I suppose most of us ‘find’ ourselves around the same time in our lives. As we leave our teenage years and enter into adulthood we come to the crossroads of accepting that we will set aside our ideals and become our parents and ancestors. Or perhaps we figure out that our ideals have always been leading us to that path in the first place. Perhaps the greatest knowledge we achieve in this period is understanding our past. We reflect on those ideals that seemed so important at the time with our new lens of experience and perceived wisdom. We chart our growth and realize our limitations. We make a decision to no longer be burdened by trivial factors we once thought of with a life or death anxiety. We let go of all the shit that weighs us down so we can begin to fly as Toni would say.
So goes the story for yours truly. So goes the story for Macon ‘Milkman’ Dead Jr. When I was first introduced to Song of Solomon I was enthralled by the depth and intricacy of the stories Toni Morrison wove. I was refreshed by characters that seemed to be alive in my head past their appearance in my reading time. But I wasn’t prepared for the path Milkman would travel which would help bring into focus a lot of my own journey. I was merely 17 at the time, still headstrong, fiercely arrogant, and determined that even if I was wrong I would argue until I was right. The story appealed to me because Morrison is such a talented writer. In fact, for me, she is the most gifted writer I’ve read. But little did I realize that the next time I picked up the book as a college Sophomore it would leave a much more profound imprint.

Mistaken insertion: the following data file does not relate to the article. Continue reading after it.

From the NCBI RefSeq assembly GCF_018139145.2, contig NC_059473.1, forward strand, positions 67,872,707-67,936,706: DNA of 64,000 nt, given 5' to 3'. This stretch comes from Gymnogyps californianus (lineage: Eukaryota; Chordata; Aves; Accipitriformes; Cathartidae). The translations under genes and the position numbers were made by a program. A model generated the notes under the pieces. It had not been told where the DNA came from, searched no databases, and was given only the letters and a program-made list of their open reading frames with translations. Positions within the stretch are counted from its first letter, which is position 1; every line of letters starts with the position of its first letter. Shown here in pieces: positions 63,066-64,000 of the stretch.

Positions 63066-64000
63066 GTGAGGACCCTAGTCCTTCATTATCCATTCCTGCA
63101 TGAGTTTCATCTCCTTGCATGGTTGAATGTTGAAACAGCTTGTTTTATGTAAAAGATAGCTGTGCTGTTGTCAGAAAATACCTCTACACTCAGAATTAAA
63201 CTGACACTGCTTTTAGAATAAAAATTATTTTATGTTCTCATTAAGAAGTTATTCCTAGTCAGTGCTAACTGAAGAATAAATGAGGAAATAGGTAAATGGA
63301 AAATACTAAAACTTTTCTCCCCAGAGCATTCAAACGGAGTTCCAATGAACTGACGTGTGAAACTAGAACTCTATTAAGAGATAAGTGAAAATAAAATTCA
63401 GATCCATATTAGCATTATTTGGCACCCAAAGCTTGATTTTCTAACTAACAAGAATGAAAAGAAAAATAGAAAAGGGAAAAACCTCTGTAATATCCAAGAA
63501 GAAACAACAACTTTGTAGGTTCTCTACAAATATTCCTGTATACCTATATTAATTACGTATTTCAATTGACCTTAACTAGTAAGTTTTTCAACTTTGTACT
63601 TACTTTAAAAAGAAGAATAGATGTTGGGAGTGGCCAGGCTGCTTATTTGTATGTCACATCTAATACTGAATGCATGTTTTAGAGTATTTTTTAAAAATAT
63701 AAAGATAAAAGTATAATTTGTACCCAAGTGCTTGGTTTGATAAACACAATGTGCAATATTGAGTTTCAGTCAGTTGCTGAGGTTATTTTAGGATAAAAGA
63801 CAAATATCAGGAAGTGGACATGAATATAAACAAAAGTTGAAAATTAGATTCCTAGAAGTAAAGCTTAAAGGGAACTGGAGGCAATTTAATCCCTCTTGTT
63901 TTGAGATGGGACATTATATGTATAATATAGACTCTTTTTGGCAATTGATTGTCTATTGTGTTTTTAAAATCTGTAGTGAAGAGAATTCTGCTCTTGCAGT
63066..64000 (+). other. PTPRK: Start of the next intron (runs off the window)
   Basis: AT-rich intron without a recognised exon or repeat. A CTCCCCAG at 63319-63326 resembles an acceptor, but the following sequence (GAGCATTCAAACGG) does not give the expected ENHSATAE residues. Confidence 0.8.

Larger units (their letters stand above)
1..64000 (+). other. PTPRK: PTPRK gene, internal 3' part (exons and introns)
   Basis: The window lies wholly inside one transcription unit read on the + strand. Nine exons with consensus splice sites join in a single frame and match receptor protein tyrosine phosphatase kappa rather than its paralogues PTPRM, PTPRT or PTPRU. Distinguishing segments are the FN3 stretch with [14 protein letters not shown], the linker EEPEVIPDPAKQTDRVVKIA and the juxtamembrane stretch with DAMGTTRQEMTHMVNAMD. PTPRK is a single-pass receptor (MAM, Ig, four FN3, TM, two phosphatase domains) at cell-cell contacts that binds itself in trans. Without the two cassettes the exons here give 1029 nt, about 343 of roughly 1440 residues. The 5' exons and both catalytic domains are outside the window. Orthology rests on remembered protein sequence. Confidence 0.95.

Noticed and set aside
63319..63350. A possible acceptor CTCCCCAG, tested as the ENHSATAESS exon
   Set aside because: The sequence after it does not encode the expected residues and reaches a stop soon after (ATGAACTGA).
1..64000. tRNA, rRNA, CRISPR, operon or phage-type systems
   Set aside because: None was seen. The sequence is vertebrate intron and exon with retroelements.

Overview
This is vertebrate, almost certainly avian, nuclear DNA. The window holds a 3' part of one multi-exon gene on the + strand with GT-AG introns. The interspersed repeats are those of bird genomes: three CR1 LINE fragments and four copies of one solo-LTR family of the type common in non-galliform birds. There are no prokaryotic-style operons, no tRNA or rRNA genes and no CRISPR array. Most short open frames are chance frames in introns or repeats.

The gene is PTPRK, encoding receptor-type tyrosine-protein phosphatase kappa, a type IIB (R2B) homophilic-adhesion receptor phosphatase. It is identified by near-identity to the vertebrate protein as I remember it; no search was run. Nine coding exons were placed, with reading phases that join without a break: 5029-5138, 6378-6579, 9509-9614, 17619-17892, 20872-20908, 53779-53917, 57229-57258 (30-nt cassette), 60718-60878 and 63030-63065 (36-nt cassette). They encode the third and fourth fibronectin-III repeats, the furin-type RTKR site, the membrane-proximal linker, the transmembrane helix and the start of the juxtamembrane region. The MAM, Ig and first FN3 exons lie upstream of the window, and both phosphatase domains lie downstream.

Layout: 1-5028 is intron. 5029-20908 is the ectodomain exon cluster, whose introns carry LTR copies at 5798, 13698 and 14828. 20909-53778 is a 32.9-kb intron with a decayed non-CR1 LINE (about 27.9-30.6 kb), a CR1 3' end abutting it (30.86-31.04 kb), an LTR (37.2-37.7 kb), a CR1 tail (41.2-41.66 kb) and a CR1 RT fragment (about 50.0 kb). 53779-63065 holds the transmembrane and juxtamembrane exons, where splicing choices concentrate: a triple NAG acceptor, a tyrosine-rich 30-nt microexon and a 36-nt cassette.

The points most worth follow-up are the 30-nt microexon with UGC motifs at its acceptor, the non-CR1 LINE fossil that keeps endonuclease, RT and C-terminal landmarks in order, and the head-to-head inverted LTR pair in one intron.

In my father’s African-American-literature class I was exposed to not only a well crafted story, and theory and insight I hadn’t come up with on my own as a teen, I myself felt exposed as well. In Milkman’s character I found a great many similarities, some embarrassing. But as Milkman found himself and came to grips with his shortcomings as a child, I too found myself growing into manhood, with Solomon’s descendant as my guide.
I am optimistic and proud to be able to facilitate a discussion on what, to me, is the finest tailored story in English literature. I hope you can draw as much enjoyment and growth from this tale as I have.